Jay Bernard is an interdisciplinary artist from London whose work is rooted in archives and social history. In 2021, together with the collective One of My Kind (OOMK) and Serpentine Education, Bernard chose to interrogate how money functions in today’s climate. DOSH is a card game designed to help us talk about money and imagine the world differently.
“Some people find talking about money very difficult. This is because money has an impact on all aspects of our lives, such as the house we live in, the school we go to, whether we get to go on holiday and whether we have enough to eat. Often, we know this deep down and we feel how unfair things are, but as a society we’re not very good at speaking about it.” – Jay Bernard
There are two alternate decks of DOSH, each containing 52 hexagonal cards. The cards present different provocations to support young people to think critically and creatively about money and economics. Players are encouraged to use the cards to start a conversation, draw a response, write their thoughts, make a swap, create a pattern, listen to themselves and others, or invent their own way to play. DOSH can be played in a group, with a friend, or independently.
Commissioned as part of the Listening to the City programme by Serpentine Education, DOSH is guided by four research questions:
How can we encourage playful, fun and critically-reflective conversations about money?
How can young people be supported to develop a vocabulary around money and economics?
How can we begin to rewrite ingrained and inherited narratives around economics and equip ourselves with the tools to challenge widening economic disparity?
How can we use imagination to think about resource distribution in a different way?
A printed version of DOSH was available for free from the Serpentine Pavilion 2021, designed by Counterspace, throughout August and September.
A further 4000 packs of DOSH have been distributed to young people attending summer holiday youth provisions across the boroughs of Westminster and Kensington and Chelsea.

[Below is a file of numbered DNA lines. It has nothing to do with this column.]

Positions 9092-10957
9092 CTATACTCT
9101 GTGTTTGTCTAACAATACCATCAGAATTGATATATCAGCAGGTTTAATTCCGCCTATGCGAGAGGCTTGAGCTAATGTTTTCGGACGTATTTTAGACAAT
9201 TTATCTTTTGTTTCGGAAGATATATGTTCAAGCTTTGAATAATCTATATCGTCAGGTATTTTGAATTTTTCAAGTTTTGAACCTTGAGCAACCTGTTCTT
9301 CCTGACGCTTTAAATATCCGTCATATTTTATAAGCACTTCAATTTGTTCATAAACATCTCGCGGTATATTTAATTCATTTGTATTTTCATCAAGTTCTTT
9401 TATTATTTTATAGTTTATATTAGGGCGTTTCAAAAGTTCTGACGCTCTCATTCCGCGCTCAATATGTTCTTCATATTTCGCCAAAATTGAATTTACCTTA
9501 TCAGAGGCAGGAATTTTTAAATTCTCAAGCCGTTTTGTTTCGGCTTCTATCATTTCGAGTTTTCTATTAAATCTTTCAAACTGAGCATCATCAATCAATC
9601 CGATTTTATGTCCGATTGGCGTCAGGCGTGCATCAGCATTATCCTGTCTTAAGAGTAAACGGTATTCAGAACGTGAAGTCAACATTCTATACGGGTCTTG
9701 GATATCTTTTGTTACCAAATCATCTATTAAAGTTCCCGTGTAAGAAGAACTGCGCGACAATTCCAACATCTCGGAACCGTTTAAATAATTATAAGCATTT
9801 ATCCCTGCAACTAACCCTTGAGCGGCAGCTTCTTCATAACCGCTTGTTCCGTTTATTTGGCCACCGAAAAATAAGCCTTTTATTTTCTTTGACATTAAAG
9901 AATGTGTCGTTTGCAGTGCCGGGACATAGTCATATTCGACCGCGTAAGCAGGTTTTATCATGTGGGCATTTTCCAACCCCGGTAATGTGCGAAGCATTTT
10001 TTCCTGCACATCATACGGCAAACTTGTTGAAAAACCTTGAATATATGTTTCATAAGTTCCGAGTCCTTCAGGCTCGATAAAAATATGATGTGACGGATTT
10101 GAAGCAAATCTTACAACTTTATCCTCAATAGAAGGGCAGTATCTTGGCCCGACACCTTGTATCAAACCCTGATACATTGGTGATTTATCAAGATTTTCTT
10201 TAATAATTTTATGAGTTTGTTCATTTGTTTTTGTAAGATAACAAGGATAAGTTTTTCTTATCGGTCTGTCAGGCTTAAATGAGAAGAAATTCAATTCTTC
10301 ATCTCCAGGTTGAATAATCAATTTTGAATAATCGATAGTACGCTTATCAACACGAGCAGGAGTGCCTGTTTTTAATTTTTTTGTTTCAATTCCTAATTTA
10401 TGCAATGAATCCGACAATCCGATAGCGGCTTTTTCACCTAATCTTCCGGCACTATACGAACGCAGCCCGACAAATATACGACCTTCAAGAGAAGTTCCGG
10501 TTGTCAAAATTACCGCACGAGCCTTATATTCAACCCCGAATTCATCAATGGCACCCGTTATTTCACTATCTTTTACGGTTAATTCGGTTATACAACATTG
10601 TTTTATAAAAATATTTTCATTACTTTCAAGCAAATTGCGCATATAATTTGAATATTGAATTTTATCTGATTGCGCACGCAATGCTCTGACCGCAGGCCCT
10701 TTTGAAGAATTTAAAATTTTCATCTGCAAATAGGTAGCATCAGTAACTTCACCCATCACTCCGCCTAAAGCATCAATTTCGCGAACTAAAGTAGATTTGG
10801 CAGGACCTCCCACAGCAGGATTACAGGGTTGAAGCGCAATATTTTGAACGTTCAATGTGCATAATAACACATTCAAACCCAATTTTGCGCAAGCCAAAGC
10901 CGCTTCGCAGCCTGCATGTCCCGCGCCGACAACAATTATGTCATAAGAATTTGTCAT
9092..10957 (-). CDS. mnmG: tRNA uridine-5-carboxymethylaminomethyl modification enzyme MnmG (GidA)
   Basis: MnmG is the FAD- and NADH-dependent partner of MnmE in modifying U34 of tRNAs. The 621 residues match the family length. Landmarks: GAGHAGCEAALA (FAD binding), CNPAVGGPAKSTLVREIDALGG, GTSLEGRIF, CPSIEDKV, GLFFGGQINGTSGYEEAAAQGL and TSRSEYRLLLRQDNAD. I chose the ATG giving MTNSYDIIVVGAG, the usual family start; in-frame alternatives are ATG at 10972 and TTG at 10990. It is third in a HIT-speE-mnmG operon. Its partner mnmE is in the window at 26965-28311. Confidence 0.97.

Serpentine Education supported by Gilberto Pozzi. 2021 Activity Pack distribution supported by Westminster City Council, Kensington & Chelsea Council, Young K&C, The Young Westminster Foundation, and Change4Life Westminster and Kensington & Chelsea.
Jay Bernard is an artist from London whose work is interdisciplinary, critical, queer and rooted in the archives. They were named Sunday Times Young Writer of the Year 2020 and winner of the 2017 Ted Hughes Award for Surge: Side A, a cross-disciplinary exploration of the New Cross Fire in 1981. Jay’s short film Something Said has screened in the UK and internationally, including Aesthetica and Leeds International Film Festival (where it won best experimental and best queer short respectively), Sheffield DocFest and CinemAfrica. Recent work includes My Name is My Own, a physical performance piece in response to June Jordan, which premiered at Southbank Centre’s Poetry International. Jay is a programmer at BFI Flare and resident artist at Raven Row.
One of My Kind (OOMK)
OOMK is a collaborative publishing practice led by Rose Nordin, Sofia Niazi and Heiba Lamara. Working together since 2014, they make, publish and distribute books and printed works which arise from self-initiated projects. OOMK commissions new works by women artists and co-curate DIY Cultures, one of the UK’s largest annual independent publishing fairs. With a focus on self-publishing and education, OOMK founded and run a community Risograph printing press in East London, Rabbits Road Press. OOMK are currently based between Old Manor Park Library (Rabbits Road Press) and Somerset House Studios.
Listening to the City
The Listening to the City programme engages with a set of sonic landscapes from selected London neighbourhoods, paying attention to existing and lost spaces of gathering and belonging, with particular relevance to migrant communities across the city. Conceived as a summer programme from July – September 2021 developed by Serpentine Education, Civic Projects and 2021 Pavilion architect Sumayya Vally, the programme of sound commissions, workshops, education packs and listening sessions will offer ways of listening to the city. At a time when personal listening devices have become ubiquitous, shared spaces to listen are increasingly rare. If how we listen determines what we hear, this programme encourages us to unplug, slow down, and embrace modes of active listening, making connections between histories of struggle, community care and organising.